Kirchner Presidency

Within the term of President Nestor Kirchner, from 2003 onwards, Argentina suspended its policy of automatic alignment with the United States and moved closer to other Latin American countries. Argentina no longer supports the UN Commission on Human Rights resolution criticizing the "human rights situation in Cuba" and calling upon the Government of Cuba to "adhere to international human rights norms", but has chosen instead to abstain. In the 2006 United Nations Security Council election, Argentina supported, like all Mercosur countries, the candidacy of Venezuela (a Mercosur member) over Guatemala for a non-permanent seat in the Security Council

The Mercosur has become a central part of the Argentine foreign policy, with the goal of forming a Latin American trade block. Argentina has chosen to form a block with Brazil when it comes to external negotiations, though the economic asymmetries between South America's two largest countries had produced tension sometimes.

Between November 4 and November 5, 2005, the city of Mar del Plata hosted the Fourth Summit of the Americas. Although the themes were unemployment and poverty, most of the discussion was focused on the FTAA. The summit was a failure in this regard, but marked a clear split between the countries of the Mercosur, plus Venezuela, and the supporters of the FTAA, led by the United States, Mexico and Canada. FTAA negotiations have effectively stalled until at least the conclusion of the 2006 Doha round global trade talks.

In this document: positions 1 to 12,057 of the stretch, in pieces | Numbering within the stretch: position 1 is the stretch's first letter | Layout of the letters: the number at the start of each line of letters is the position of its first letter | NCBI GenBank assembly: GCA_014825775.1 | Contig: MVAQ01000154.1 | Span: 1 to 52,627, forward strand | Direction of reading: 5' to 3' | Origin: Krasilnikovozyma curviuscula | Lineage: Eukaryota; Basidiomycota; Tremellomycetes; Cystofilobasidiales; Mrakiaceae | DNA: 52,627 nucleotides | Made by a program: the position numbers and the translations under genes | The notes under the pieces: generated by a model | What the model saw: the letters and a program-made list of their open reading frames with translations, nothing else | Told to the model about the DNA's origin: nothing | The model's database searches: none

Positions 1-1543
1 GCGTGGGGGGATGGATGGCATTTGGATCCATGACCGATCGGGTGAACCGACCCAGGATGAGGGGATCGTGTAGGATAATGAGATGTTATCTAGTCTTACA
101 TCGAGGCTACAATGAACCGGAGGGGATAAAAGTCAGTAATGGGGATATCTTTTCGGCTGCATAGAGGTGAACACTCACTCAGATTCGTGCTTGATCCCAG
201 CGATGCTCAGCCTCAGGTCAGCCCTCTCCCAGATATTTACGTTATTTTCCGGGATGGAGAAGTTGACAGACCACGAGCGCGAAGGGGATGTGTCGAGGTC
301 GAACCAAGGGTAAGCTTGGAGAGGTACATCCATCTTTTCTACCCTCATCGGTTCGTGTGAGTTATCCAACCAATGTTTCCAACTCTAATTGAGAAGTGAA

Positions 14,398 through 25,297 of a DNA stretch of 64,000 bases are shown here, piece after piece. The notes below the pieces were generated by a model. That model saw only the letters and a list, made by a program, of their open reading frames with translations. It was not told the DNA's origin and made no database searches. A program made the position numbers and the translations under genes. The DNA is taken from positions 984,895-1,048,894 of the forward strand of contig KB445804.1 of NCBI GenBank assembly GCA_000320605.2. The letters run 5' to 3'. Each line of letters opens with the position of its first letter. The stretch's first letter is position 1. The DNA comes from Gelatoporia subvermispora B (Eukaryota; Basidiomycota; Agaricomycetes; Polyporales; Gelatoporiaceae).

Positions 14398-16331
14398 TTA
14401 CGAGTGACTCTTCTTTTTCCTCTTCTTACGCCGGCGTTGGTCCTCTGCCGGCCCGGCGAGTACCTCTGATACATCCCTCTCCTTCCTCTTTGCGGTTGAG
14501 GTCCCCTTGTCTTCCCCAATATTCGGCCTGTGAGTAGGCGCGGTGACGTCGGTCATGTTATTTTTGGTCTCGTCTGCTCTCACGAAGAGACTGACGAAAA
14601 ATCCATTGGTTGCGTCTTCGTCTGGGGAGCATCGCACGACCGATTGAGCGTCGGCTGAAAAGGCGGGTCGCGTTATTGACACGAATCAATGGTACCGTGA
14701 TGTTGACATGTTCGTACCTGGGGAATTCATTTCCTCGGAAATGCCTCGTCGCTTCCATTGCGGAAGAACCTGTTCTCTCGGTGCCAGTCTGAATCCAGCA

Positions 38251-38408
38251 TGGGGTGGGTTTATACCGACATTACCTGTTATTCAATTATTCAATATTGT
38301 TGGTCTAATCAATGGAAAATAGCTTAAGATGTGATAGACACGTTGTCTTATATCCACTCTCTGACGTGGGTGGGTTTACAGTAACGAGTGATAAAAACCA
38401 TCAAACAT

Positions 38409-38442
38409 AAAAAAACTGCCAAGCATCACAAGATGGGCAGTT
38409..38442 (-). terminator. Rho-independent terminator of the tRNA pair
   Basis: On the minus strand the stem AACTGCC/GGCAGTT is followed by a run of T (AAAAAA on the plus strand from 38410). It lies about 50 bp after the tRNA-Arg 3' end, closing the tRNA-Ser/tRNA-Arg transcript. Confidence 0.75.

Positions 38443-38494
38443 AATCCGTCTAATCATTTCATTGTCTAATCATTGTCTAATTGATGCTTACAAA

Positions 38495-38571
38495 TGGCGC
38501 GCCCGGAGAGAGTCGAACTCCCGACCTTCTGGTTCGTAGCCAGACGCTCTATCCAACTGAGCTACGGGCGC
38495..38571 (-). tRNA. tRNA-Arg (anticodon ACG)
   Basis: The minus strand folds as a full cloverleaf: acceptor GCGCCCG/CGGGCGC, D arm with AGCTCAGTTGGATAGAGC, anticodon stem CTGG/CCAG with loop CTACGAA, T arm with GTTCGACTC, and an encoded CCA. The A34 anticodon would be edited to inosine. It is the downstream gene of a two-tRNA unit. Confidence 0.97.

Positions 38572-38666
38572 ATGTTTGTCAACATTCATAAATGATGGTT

In 2005, Argentina assumes again ( see history here ) the two-year non-permanent position on the UN Security Council.

As of 2007, under Kirchner's almost four years in power, Argentina entered into 294 bilateral agreements, including 39 with Venezuela, 37 with Chile, 30 with Bolivia, 21 with Brazil, 12 with the People's Republic of China, 10 with Germany, 9 with the United States and Italy, and 7 with Cuba, Paraguay, Spain and Russia.


Argentina claims U. K.-administered Falkland Islands (Islas Malvinas), as well as South Georgia and the South Sandwich Islands.